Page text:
Open Journal of Immunology

Volume 8, Issue 2 (June 2018)

ISSN Print: 2162-450X   ISSN Online: 2162-4526

Google-based Impact Factor: 0.5  Citations  

Pro-Inflammatory Cytokines (TNF-α and IL-1) in Nigerian Women with Breast Cancer

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DOI: 10.4236/oji.2018.82002    560 Downloads   1,001 Views   Citations


Background: Breast cancer remains an important medical challenge, despite sustained global efforts at its prevention and control. Various immunological factors are expressed in the serum during breast tumourigenesis, and can be of value in the surveillance of the disease. These serum bio-markers include pro-inflammatory cytokines since breast cancer is associated with chronic inflammation. In our locality with different racial/ethnic variations from Caucasian as well as environmental factors, there is scanty information on the value of these serum factors in screening and surveillance of breast cancer—hence the need for this study. Methodology: A total of 68 females (mean age = 48.7 ± 8.7 yrs) with clinically and pathologically confirmed breast cancer were recruited by self selection; representing breast cancer patients group. Due to small sample size they were further grouped into advanced stage breast cancer cases (N = 40) and early stage breast cancer cases (N = 28). Controls consisted of two groups: A—Patient control group (N = 21) comprised females with benign breast tumour (15 cases with fibroadenoma and 6 cases with fibrocystic disease) and group B—apparently healthy age/sex matched control group (N = 21). Pre-treatment samples were collected after which all patients underwent standard treatment modalities (neoadjuvant or adjuvant chemotherapy, radiotherapy, chemoradiation, and/or surgery; depending on the stage of presentation and thereafter post treatment samples were collected after 3 and 6 months respectively. Serum from the patients and controls were assayed immunoenzymatically for TNF-α and IL-1. Results: The results showed that at 6 months post-treatment stage, the mean values of IL-1 differed significantly (P > 0.05) when advanced stage breast cancer were compared with early stage and apparently healthy control groups respectively. Likewise at 6 months post-treatment stage, the TNF-α mean values differed significantly (P > 0.05) between advanced stage breast cancer and apparently healthy control. No significant differences in mean values were recorded across disease and treatment groups in both IL-1 and TNF-α at pre-treatment and 3 months post-treatment stages. Majority of the breast cancer patients studied were married (91%) and had children, of low income, never smoke cigarette, diagnosed at age above 46 years and presented at advanced stages of the disease. Results also showed that 78% of the cases did not have any history of cancer in their families. Also, 63% of the cases had body mass index values suggestive of obesity (>30 kg/m2). Conclusion: Results suggest that the use of serum levels of TNF-α and IL-1 in the diagnosis of breast cancer in our racial/ethnic environment is of limited clinical value. However it could be useful in disease surveillance in metastasis and relapse. Based on our findings, it could also be concluded that cigarette smoking and social sophistication are not among the risk factors to cancer in this part of the world, contrary to the situation in the advanced parts of the world.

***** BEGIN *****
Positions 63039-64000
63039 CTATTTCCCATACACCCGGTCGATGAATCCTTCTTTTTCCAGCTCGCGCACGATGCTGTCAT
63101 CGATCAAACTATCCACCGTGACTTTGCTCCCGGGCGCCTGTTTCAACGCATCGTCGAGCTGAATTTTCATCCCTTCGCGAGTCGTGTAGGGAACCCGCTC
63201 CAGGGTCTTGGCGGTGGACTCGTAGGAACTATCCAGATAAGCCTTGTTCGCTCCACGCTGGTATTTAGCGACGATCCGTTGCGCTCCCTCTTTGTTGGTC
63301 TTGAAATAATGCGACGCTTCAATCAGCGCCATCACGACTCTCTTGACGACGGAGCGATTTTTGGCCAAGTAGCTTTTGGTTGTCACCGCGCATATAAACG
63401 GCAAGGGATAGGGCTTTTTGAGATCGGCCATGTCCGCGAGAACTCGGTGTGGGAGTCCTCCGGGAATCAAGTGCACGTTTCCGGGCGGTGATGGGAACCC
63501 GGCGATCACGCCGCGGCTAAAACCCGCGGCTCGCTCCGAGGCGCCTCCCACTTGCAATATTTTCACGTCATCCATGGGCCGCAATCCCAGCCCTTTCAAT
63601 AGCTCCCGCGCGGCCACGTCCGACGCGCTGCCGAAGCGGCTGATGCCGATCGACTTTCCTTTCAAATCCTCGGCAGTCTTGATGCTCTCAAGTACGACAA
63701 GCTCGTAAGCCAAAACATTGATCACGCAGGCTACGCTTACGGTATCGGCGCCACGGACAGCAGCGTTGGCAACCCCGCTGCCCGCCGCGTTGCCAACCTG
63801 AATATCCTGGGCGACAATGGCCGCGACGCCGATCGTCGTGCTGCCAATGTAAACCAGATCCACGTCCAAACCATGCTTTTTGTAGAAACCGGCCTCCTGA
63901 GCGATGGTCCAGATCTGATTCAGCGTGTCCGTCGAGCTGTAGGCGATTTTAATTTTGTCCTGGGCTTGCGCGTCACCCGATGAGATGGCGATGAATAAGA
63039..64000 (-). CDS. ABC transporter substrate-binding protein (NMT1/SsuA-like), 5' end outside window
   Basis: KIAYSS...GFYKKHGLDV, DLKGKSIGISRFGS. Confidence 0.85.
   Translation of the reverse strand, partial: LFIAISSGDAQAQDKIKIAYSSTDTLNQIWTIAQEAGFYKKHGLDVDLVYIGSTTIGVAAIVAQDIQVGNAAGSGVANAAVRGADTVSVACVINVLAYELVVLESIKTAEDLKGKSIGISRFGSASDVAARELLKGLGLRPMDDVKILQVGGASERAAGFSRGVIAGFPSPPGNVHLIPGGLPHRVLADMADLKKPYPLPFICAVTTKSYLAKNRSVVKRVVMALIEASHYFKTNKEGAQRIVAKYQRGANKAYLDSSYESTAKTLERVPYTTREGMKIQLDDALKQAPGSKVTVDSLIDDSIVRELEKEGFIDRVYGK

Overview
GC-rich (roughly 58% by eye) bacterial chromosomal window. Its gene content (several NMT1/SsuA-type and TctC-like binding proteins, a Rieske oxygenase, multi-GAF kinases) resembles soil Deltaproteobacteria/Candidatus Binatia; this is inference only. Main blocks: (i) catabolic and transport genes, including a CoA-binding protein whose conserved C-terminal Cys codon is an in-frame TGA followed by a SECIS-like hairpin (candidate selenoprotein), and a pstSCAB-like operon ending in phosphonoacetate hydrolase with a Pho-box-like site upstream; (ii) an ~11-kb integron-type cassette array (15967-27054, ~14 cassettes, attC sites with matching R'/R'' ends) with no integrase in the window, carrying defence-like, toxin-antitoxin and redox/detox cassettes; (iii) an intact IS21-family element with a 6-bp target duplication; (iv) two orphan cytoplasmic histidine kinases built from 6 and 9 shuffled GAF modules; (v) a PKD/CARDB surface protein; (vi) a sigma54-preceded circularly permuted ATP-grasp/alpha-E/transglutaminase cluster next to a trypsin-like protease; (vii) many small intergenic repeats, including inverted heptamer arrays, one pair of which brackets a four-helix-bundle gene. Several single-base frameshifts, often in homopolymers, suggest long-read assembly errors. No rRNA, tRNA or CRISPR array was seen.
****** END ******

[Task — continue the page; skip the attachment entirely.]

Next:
Cite this paper

Felix, C. , Ehigiator, I. and Chinedum, C. (2018) Pro-Inflammatory Cytokines (TNF-α and IL-1) in Nigerian Women with Breast Cancer. Open Journal of Immunology, 8, 13-28. doi: 10.4236/oji.2018.82002.

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